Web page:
These brightest signals corresponded to megaflash events, which can extend over long distances. “It could be that a strike nearby you, in clear air, was actually from a stroke that started hundreds of kilometers away,” said Robert Holzworth, an atmospheric and space physicist at the University of Washington in Seattle, who was not involved with the new research. Holzworth co-authored a 2019 study on superbolts, using data from the World Wide Lightning Location Network, which detects radio waves emitted during lightning strikes. New world records for lightning extent (709 kilometers or 442 miles) and duration (16.73 seconds) were established from megaflashes identified by Peterson earlier this year.
The second study relied on data from the FORTE satellite, which detects the maximum, rather than total, brightness of lightning events. The researchers analyzed data from 1997 to 2010 and identified about 20,000 events that could be classified as superbolts that produced at least 100 gigawatts of power. For comparison, as of September 2020, all the solar panels in the United States have a total capacity of 85 gigawatts. Of the brightest superbolts, about 1,000 had a maximum output over 350 gigawatts and largely corresponded with positive cloud-to-ground strokes.
Positively charged lightning events, which involve positive charges traveling from clouds down to the ground, make up less than 5 percent of all lightning and are typically stronger than negatively charged cloud-to-ground strokes. Positive lightning can occur when storms build up large amounts of charge, such as over oceans. Consistent with this, the brightest superbolts detected in the new study were often found in oceanic storms, particularly during the winter and near Japan and in the Mediterranean Sea.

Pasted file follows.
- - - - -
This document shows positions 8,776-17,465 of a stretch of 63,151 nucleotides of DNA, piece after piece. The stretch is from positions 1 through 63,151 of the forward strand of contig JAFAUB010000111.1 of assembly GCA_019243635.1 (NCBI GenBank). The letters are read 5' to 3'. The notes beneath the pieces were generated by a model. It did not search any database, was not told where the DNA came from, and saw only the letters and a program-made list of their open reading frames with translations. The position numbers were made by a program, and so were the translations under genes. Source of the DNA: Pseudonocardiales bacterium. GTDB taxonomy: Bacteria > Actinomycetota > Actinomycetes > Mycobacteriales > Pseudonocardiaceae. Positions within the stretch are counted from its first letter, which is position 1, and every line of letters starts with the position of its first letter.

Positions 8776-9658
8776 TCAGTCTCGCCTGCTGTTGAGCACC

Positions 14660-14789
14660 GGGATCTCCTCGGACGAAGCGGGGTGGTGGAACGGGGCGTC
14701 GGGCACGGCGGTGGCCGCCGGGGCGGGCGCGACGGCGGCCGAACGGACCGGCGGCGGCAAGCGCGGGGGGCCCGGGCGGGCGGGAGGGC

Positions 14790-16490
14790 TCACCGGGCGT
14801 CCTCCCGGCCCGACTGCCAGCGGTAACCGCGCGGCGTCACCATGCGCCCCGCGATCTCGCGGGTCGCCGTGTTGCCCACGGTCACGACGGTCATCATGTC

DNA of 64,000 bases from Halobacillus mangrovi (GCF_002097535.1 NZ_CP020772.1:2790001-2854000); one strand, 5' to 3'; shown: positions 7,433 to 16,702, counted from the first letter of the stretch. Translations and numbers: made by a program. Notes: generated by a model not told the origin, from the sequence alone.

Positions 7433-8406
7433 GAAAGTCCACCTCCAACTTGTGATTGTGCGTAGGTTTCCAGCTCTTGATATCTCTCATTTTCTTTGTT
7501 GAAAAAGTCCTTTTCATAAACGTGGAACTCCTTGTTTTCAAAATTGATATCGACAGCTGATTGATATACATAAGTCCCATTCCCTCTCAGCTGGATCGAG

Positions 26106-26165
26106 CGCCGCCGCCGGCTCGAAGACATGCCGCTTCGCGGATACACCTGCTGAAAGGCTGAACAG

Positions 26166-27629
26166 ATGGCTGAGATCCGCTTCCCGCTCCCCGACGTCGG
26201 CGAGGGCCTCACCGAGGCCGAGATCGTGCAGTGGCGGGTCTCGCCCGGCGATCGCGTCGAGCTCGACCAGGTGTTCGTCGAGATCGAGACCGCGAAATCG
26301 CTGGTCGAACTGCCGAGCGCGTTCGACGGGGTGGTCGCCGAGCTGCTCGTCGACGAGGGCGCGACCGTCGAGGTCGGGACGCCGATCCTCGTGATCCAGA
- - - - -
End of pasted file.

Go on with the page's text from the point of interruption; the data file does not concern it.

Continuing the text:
There are differences in the hotspots identified by the earlier analysis by Holzworth et al. and those described in the new work, potentially because of differences in detection by radio waves versus optical brightness. Future studies, such as those using high-resolution Lightning Mapping Arrays, could capture lightning events more thoroughly and provide additional details of superbolt physics.
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Notes for Journalists
These research studies are freely available through December 15. Download pdf versions of “Geostationary Lightning Mapper (GLM) Observations of the Brightest Lightning in the Americas” here and “Revisiting the Detection of Optical Lightning Superbolts” here.
Neither the papers nor this press release are under embargo.
Paper 1: “Geostationary Lightning Mapper (GLM) Observations of the Brightest Lightning in the Americas”
Authors: Michael Peterson, Erin Lay: Los Alamos National Laboratory, Los Alamos, New Mexico, United States.
Paper 2: “Revisiting the Detection of Optical Lightning Superbolts”
Authors: Michael Peterson, Matt W. Kirkland: Los Alamos National Laboratory, Los Alamos, New Mexico, United States.